In humans, circadian disturbances have been linked to many physiological and psychological consequences such as cancer, diabetes, metabolic disorders, hypertension, depression, bipolar disorder, and learning and memory dysfunction [1], [2]. Disruption of circadian rhythms may also contribute to several of the pathophysiological consequences of traumatic brain injury (TBI). Reports of circadian dysregulation in TBI patients include altered homeostatic mechanisms such as regulation of blood pressure, heart rate, body temperature [3], and hormone cycles [4], as well as the sleep-wake cycle [5], [6]. Moreover, circadian disturbances can inhibit neurogenesis, which is a critical component of recovery after TBI [7].

It is well established that patients recovering from TBI are prone to sleep-wake cycle disturbances, which suggests dysregulation of the central timing mechanism that regulates sleep [8][10]. The suprachiasmatic nuclei (SCN), located in the anterior hypothalamus, are the anatomical location of the endogenous master clock that controls circadian rhythms. The SCN communicate with peripheral “clocks” to regulate homeostasis and other cyclic physiological patterns (see Golombek & Rosenstein, 2010 for review) [11]. The internal circadian rhythm generated by the SCN is controlled by a cycle of gene expression changes in SCN pacemaker neurons that entrain physiological functions and behavior to external stimuli for proper adaptation to daily temporal cycles in the environment. Signals from the SCN are communicated throughout the brain and the body to various peripheral clocks. One of the important recipients of circadian signaling in the brain is the hippocampus, which is vital for cognitive functions such as learning and memory and is particularly vulnerable to TBI [12], [13].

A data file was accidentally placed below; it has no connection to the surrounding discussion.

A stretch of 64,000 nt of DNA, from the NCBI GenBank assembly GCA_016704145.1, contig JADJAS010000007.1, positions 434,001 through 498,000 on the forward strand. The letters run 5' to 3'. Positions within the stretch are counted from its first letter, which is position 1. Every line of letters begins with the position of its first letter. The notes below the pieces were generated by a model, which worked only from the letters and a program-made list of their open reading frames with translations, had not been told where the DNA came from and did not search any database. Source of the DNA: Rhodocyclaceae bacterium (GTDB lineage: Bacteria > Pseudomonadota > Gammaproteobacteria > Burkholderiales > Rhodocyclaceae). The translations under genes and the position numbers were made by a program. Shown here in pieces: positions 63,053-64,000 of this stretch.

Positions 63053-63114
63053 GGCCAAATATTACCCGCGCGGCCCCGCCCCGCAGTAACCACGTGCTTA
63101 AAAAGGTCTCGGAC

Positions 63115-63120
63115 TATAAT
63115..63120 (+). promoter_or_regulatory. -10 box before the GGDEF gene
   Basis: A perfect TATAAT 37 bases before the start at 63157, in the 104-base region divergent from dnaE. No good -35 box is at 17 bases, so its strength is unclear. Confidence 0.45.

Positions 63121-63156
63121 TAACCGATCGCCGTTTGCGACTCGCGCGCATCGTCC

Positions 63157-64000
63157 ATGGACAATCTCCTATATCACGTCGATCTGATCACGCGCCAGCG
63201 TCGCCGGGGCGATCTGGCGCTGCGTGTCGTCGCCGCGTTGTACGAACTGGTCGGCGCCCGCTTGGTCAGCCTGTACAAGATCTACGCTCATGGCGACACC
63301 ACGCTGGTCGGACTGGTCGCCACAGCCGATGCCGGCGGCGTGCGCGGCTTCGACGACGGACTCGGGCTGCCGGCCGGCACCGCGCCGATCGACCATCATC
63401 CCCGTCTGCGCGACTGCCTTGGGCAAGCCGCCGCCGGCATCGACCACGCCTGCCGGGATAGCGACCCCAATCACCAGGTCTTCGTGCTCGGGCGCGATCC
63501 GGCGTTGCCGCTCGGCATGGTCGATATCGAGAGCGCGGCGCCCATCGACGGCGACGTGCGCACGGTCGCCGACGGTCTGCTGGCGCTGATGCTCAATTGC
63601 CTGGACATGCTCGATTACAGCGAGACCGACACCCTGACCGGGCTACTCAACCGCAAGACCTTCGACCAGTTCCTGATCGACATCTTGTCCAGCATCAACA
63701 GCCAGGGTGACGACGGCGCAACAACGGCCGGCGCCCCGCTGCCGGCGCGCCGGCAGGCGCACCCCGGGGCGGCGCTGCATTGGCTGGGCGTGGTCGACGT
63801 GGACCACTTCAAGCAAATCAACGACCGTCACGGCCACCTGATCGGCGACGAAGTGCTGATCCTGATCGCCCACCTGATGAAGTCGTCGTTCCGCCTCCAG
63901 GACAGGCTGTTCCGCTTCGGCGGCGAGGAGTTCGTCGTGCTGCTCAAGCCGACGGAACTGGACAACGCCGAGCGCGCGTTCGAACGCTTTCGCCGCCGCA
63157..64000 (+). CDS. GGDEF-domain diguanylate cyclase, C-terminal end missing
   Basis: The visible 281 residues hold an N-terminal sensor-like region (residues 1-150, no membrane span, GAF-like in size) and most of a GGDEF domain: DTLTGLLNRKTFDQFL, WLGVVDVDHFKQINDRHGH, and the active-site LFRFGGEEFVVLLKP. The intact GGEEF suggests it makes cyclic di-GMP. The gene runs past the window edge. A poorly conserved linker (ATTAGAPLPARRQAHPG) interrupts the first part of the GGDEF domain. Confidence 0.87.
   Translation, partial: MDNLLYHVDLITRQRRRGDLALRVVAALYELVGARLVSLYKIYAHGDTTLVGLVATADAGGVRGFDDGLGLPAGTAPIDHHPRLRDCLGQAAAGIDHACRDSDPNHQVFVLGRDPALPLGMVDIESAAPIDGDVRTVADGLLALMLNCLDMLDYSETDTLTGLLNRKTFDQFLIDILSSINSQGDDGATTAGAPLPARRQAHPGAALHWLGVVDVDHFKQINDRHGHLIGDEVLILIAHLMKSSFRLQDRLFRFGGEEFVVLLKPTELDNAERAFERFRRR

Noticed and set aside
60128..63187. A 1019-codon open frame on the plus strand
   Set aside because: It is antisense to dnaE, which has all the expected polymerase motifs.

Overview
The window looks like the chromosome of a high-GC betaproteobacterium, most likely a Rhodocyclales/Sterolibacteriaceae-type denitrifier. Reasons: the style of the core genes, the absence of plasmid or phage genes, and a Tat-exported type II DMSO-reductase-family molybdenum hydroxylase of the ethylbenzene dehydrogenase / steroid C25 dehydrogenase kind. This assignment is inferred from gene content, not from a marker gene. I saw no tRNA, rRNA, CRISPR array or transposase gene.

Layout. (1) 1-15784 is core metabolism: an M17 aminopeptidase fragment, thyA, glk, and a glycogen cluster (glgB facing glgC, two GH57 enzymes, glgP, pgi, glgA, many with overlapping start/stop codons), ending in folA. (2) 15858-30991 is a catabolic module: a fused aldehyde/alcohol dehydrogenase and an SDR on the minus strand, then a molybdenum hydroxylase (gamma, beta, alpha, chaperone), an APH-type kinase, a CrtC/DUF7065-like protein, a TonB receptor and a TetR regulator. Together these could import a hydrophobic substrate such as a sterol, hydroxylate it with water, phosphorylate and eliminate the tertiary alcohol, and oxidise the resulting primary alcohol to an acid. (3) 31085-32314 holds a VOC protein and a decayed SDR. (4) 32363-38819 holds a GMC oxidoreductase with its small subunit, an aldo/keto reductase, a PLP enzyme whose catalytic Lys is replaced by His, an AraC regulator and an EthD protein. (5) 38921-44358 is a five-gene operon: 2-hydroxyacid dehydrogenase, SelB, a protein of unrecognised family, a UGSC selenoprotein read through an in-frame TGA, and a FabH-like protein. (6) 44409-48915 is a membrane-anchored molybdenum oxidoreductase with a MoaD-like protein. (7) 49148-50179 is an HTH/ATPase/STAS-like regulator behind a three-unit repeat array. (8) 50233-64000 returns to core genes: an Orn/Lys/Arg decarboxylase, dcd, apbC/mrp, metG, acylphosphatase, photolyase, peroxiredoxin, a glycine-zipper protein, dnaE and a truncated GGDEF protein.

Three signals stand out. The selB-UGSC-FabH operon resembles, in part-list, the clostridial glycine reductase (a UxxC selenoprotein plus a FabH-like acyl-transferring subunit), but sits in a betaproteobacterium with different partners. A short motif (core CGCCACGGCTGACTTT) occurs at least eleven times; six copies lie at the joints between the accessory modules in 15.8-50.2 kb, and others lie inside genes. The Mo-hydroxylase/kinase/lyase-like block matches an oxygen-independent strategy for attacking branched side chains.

Circadian clock genes are expressed in many brain regions outside the SCN, including the hippocampus [14], and circadian rhythms have long been known to regulate hippocampal function [15]. There is strong evidence that the endogenous circadian clock modulates long-term potentiation (LTP) – an electrophysiological indication of synaptic plasticity – in the hippocampus [16]. In fact, an operational circadian system appears to be crucial for hippocampal-dependent learning to function properly [17]. For example, in rats, chronic phase shifting of the light-dark cycle impaired both acquisition and retention of platform location in a hippocampal-dependent water maze task [18]. Thus, we speculated that injury-induced alterations in circadian clock genes might contribute to learning and memory dysfunction often reported in human TBI patients [19]. The association between circadian dysfunction and learning and memory problems may be the result of disrupting sensitive time-dependent neural circuitry and/or may be mediated by molecular substrates such as the cyclic-adenosine monophosphate (cAMP)/mitogen-activated protein kinase (MAPK)/cAMP response element binding protein (CREB) signal transduction pathways that are common between the SCN and the hippocampus and many other cells and tissues [20], [21].